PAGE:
Thursday, 18 August 2011

Putin´s house of cards

                   Putin recently took his puppet on a fishing trip to the river Volga

RFE/RE:s Brian Whitmore offers an excellent characterization of Vladimir Putin´s Russia:

Vladimir Putin isn’t going anywhere.

All other analysis of where Russia is headed post-2012 must proceed from this basic assumption.

Putin may very well end up returning to the Kremlin, as much of the Moscow punditocracy seems to expect at this point, in which case Medvedev would become an interesting historical footnote.

Or, he could continue to rule as Russia’s informal national leader essentially extending the tandem's shelf life -- and Medvedev's presidency -- for another six years. In this case, the only question remaining would be which official post he occupies.

Regardless, at the end of the day, this is Putin’s show.

I recently spoke to Nikolai Petrov of the Moscow Carnegie Center about the source of Putin's indispensability to the current system (sorry, no link since the interview is still unpublished):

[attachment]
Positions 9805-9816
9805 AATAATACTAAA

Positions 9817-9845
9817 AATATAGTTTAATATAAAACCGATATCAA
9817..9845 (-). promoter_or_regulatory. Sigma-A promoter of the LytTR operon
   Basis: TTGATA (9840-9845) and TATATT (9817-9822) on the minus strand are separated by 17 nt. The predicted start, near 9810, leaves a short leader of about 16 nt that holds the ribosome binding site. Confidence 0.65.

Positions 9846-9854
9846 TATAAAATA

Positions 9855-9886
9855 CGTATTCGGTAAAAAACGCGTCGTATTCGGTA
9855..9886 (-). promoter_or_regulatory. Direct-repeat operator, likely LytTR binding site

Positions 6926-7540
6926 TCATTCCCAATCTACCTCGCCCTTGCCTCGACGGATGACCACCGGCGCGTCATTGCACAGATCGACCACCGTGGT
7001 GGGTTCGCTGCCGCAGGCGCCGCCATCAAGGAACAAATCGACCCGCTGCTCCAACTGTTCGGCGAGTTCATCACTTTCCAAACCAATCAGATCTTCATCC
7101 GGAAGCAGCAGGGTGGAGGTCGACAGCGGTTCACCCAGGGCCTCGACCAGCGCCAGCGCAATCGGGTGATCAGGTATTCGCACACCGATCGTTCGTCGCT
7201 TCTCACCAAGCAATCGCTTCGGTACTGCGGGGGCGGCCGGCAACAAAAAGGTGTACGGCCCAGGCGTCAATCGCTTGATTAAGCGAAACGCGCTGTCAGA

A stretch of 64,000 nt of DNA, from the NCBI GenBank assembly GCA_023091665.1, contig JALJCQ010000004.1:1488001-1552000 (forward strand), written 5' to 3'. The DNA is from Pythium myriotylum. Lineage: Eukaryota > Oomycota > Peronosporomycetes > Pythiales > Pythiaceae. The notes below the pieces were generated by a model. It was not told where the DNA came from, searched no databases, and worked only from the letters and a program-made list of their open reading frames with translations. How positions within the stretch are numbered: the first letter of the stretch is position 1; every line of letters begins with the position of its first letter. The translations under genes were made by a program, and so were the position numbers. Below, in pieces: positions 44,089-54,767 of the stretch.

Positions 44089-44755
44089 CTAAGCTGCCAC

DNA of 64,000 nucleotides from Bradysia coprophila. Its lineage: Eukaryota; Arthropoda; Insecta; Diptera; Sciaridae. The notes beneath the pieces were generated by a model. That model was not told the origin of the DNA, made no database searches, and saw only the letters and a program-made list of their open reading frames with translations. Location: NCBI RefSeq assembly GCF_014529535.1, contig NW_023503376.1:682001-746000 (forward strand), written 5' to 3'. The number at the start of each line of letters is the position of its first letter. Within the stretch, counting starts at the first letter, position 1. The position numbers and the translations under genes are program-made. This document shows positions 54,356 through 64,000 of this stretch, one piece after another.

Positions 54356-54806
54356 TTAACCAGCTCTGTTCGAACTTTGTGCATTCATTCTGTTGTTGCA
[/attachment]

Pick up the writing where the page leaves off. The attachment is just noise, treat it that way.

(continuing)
Putin designed a system of managed conflict. There is no competition in public. But he created different clans and groups who are fighting against each other. This is the way Putin keeps control over the system. He is a judge and arbiter who is keeping the balance among them. It is impossible for him to leave. It is impossible to imagine this system without him because all of the agreements are guaranteed by him. Without him, all of these clans would fight each other, like after Stalin's death.

Kremlin-watchers say this system of interlocking and competing clans that is managed by Putin comprises the core of Russia's ruling elite. The key players, the people with decision making power, number about thirty. The inner circle, most agree, comprises about twelve people.

Read the entire post here


Wiltshire is right about Putin going nowhere - for the time being. But it should not be forgotten, that Putin´s house of cards is built on a fundament of  Russian oil and gas exports. That is also its weakness. When the stream of money from energy exports begins to dry up - as it will, due to the shale gas and LNG revolution -the house of cards will fall down. That is why Putin and his inner energy circle are desperately trying to prevent Europe from seizing the opportunity to get rid of its energy dependence. Now it is up to Poland and other European states to make sure that Putin and his Russian friends will fail. By doing this, they will also pave the way for democratic forces in Russia.

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